Saturday, August 4, 2012


  It's been a wild week. Right after we got the good news and stayed on the road all day Annie called late that night worried that mom's BP was high along with her pulse. I asked Denise to go and check so off she went. Denise called back and between us three we talked mom into letting us take her to the hospital, which took some doing. We took her to Ft Sanders in Knoxville and while mom was in there Denise said she had A Fib. I actually think they'd let you die in ER, oh wait, they did two days later let a man code. It amazed me that probably only a few people actually needed medical care there, most seemed to need a fix. It was more like Springer meets the side show. One guy I wanted to knock out just to shut him up, I think everybody did. I keep thinking there has to be something that could be done for somebody other than feed an addiction.

  They ended up sticking her on the eighth floor, the cancer floor where you go when you have people extremely sick. At this point I'd like to thank UT, you all done a great job when I was there, and I saw just how excellent the care was now. Annie spent the night with mom and we came home and caught about 3 hours sleep at best. I was quite surprised and impressed with Annie. Her devotion and knowledge, especially being a new nurse. Charts were not filled out, orders not sent, they even took her BP by placing the cuff upside down and taking temperatures by sticking the thermometer in her mouth as she swallowed iced tea. To beat it all, the other RN lied like a dog, which didn't last too long as Denise and Annie both caught and confronted her and the other RN. Funny how they'd change their summation then go right to the next lie. We finally got her transferred to the cardiac floor after the main RN on the oncology floor stated they were a cancer floor, not a heart floor and they weren't prepared and didn't know how to care for a patient with heart issues. That lead me to say, wanna know a secret, you not only suck at heart care, but you suck with cancer care too. The Cardiac nurse told mom that if she had went to UT she would have been home in 24 hours or less, we're now working on day three. They were day and night on that floor difference. The nurse's station actually looked like a nurse's station. No charts strung out and it didn't look like prat girls gone wild. They actually were watching the monitors, organized, and working. Covenant Health Care has a long ways to go, and that includes doctors there too. Might want to curb those advertising dollars for quality, I expect better care for my animals.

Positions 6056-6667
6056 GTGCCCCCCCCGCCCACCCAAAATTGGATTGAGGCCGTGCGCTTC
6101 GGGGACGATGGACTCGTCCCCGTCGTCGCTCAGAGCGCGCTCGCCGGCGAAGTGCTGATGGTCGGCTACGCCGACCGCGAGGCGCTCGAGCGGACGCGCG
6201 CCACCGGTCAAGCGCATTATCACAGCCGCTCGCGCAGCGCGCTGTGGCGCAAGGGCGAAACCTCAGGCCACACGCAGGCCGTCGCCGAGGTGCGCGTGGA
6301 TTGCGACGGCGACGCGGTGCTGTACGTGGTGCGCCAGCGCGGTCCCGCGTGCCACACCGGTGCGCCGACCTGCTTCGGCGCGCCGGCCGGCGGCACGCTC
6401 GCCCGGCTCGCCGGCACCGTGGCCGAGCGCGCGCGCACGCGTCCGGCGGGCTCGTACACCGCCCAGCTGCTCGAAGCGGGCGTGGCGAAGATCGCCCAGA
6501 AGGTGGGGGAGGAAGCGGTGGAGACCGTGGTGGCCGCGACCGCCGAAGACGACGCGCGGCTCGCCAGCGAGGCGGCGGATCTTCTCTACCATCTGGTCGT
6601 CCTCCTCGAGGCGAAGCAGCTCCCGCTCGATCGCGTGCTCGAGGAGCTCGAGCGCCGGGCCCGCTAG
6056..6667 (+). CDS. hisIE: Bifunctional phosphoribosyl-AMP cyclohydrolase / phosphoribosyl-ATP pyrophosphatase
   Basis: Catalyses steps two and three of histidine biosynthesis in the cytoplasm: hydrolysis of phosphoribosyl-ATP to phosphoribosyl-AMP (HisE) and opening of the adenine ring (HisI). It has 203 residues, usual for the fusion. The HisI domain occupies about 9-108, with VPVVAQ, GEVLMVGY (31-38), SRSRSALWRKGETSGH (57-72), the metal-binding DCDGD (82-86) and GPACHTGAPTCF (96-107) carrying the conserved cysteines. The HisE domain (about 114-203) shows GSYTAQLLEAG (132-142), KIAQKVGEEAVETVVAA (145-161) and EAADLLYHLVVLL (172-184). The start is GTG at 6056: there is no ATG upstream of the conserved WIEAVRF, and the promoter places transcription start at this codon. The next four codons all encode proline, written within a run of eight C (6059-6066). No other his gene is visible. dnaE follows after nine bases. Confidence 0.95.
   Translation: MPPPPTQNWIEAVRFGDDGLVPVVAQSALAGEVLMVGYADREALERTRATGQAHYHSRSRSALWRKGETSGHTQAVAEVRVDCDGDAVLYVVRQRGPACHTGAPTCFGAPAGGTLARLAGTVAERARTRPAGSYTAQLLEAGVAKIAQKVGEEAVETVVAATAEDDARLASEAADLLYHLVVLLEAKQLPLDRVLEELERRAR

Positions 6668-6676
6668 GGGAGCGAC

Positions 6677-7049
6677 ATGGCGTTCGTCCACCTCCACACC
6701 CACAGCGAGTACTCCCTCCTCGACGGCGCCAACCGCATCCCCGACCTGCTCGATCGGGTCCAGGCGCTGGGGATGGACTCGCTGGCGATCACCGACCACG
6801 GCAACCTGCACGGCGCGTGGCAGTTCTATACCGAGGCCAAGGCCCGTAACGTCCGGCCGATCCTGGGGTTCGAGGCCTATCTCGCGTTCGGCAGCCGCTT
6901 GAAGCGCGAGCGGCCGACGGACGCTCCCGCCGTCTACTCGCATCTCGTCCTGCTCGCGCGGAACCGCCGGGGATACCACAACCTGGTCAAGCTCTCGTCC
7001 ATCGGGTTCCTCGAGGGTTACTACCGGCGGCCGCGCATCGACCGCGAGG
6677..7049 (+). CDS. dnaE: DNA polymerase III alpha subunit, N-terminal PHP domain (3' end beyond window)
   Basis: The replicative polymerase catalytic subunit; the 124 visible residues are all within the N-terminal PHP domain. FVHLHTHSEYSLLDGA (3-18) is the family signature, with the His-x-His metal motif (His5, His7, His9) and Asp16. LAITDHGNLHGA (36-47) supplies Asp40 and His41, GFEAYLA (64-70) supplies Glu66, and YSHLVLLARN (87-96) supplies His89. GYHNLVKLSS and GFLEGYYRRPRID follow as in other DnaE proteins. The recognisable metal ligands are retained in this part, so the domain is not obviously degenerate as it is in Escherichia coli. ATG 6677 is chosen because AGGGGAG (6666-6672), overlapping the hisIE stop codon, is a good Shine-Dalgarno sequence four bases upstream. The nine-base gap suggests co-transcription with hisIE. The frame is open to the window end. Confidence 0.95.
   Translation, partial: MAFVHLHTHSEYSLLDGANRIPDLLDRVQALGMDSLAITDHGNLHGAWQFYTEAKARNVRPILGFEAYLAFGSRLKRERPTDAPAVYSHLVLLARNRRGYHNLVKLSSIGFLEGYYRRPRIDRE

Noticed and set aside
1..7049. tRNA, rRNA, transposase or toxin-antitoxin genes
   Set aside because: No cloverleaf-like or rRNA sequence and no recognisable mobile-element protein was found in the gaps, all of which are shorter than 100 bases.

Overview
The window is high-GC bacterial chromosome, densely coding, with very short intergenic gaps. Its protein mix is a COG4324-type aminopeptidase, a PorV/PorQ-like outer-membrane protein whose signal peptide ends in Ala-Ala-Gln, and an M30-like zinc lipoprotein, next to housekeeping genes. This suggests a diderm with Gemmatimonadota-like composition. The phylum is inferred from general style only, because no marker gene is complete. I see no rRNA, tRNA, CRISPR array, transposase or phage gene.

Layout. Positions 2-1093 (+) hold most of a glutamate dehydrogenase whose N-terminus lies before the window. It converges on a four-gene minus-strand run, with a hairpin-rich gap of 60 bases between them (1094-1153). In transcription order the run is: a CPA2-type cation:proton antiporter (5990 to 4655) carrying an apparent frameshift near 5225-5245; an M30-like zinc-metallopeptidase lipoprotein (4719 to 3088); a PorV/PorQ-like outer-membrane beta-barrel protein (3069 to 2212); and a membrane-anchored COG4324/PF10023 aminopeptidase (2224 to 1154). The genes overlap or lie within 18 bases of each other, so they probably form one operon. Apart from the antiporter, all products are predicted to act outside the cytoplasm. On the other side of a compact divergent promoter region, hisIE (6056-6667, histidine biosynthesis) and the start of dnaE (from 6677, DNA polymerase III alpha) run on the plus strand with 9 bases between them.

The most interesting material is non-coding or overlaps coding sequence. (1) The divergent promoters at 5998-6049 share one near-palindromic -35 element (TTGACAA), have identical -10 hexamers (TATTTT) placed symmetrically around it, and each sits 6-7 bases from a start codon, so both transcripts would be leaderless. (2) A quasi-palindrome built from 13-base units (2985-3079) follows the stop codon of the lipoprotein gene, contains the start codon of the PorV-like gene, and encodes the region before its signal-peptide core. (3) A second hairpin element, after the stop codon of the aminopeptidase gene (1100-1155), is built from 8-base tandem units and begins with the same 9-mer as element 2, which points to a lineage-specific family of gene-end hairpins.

It's taken until now to get back on track from all the excitement and lack of sleep, Denise is still wiped. Despite all of that, the week has been good overall. I pulled the biggest Banana Melon out of the garden I've ever seen or heard tell of, weighing in at 10.5 lbs. The biggest and best I always give to Denise's mom and dad, especially her dad since he is confined to a wheel chair and cannot raise them anymore. The look on his face is enough to make this year's heat and aggravation of the dry and wet season worth it. We took them some other stuff like Tomatoes and pears. Mom wanted some Nitro, which the doctors failed to prescribe. I'm of sure if she needs it after a successful stress, but I think it makes her more at ease knowing she has it, so I gave her mine. I forget to carry it most of the time anyway, plus it's mom. It did ease her off that night and her BP is still high, but no A Fib, I think thats what Denise said it was. Heart out of rhythm, like mine did the first few days after the heart attack. Misty and the kids came in to see her. I miss them.

  So that brings us to today. Yesterday I picked about a bushel of pears and this morning I thought I'd surprise Denise by peeling, coring, and cooking one. Had the recipe and it was simple. It was like saute in a pan with butter and some Cinnamon, poached I think it was called. It ended up being more perched than poached, lol. I remembered the great taste when Granny would cook them... that wasn't it, lol. I think Denise ate what she did to save my feelings, but her taste buds got the best of her. She had that look, I probably did too, of a mule eatin' briars. I watched what appeared to be a smile as she took the first bite, didn't take until my bite it wasn't a smile, more like a snarl. Me and Megan tried to make Ketchup and made some great Grilling Sauce, except we don't know what all we used. I can grill, make cookies, and pizza good and that is about the extent of it. I'll probably try that again as soon as our taste buds heal. :) It's all good, except when I cook it.        



Christina Almeida said...

Hi Anthony,

I will be praying for your mom, and happy she is getting better care with better RNs. Thank goodness for Megan & Denise. My thoughts are with you and your family.


anthony7 said...